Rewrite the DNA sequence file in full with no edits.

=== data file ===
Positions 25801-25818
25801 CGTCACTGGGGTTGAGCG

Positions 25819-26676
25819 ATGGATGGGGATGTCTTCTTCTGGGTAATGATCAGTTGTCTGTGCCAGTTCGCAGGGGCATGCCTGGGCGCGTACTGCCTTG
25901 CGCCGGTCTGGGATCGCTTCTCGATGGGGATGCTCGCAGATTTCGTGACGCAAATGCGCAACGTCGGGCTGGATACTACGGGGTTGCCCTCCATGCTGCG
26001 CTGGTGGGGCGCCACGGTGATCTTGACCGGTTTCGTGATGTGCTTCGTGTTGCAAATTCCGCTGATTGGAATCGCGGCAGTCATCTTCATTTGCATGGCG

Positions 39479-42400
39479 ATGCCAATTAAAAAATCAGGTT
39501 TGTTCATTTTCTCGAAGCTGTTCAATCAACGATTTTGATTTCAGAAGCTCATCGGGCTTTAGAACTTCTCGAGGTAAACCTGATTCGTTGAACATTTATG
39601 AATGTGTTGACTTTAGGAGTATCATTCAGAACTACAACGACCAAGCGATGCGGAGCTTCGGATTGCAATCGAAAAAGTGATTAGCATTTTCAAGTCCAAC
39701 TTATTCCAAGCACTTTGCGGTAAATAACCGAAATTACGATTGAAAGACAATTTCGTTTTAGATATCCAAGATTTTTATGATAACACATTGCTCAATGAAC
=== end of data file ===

Positions 25801-25818
25801 CGTCACTGGGGTTGAGCG

Positions 25819-26676
25819 ATGGATGGGGATGTCTTCTTCTGGGTAATGATCAGTTGTCTGTGCCAGTTCGCAGGGGCATGCCTGGGCGCGTACTGCCTTG
25901 CGCCGGTCTGGGATCGCTTCTCGATGGGGATGCTCGCAGATTTCGTGACGCAAATGCGCAACGTCGGGCTGGATACTACGGGGTTGCCCTCCATGCTGCG
26001 CTGGTGGGGCGCCACGGTGATCTTGACCGGTTTCGTGATGTGCTTCGTGTTGCAAATTCCGCTGATTGGAATCGCGGCAGTCATCTTCATTTGCATGGCG

Positions 39479-42400
39479 ATGCCAATTAAAAAATCAGGTT
39501 TGTTCATTTTCTCGAAGCTGTTCAATCAACGATTTTGATTTCAGAAGCTCATCGGGCTTTAGAACTTCTCGAGGTAAACCTGATTCGTTGAACATTTATG
39601 AATGTGTTGACTTTAGGAGTATCATTCAGAACTACAACGACCAAGCGATGCGGAGCTTCGGATTGCAATCGAAAAAGTGATTAGCATTTTCAAGTCCAAC
39701 TTATTCCAAGCACTTTGCGGTAAATAACCGAAATTACGATTGAAAGACAATTTCGTTTTAGATATCCAAGATTTTTATGATAACACATTGCTCAATGAAC